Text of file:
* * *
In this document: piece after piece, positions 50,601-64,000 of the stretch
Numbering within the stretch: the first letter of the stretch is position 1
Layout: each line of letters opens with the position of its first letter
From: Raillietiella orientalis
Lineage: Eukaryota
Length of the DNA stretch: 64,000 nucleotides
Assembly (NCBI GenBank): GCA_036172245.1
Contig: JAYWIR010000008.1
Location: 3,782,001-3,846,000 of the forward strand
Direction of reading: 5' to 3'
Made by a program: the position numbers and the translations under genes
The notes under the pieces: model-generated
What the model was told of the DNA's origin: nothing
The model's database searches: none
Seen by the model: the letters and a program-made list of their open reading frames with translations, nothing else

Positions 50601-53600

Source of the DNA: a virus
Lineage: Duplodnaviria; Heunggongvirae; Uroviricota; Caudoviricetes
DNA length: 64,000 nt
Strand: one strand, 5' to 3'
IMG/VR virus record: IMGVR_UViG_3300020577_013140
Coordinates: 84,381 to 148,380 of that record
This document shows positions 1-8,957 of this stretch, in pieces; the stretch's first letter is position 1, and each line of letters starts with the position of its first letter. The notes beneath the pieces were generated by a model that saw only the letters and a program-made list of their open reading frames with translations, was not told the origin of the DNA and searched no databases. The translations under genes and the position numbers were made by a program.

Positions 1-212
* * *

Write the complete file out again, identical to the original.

In this document: piece after piece, positions 50,601-64,000 of the stretch
Numbering within the stretch: the first letter of the stretch is position 1
Layout: each line of letters opens with the position of its first letter
From: Raillietiella orientalis
Lineage: Eukaryota
Length of the DNA stretch: 64,000 nucleotides
Assembly (NCBI GenBank): GCA_036172245.1
Contig: JAYWIR010000008.1
Location: 3,782,001-3,846,000 of the forward strand
Direction of reading: 5' to 3'
Made by a program: the position numbers and the translations under genes
The notes under the pieces: model-generated
What the model was told of the DNA's origin: nothing
The model's database searches: none
Seen by the model: the letters and a program-made list of their open reading frames with translations, nothing else

Positions 50601-53600

Source of the DNA: a virus
Lineage: Duplodnaviria; Heunggongvirae; Uroviricota; Caudoviricetes
DNA length: 64,000 nt
Strand: one strand, 5' to 3'
IMG/VR virus record: IMGVR_UViG_3300020577_013140
Coordinates: 84,381 to 148,380 of that record
This document shows positions 1-8,957 of this stretch, in pieces; the stretch's first letter is position 1, and each line of letters starts with the position of its first letter. The notes beneath the pieces were generated by a model that saw only the letters and a program-made list of their open reading frames with translations, was not told the origin of the DNA and searched no databases. The translations under genes and the position numbers were made by a program.

Positions 1-212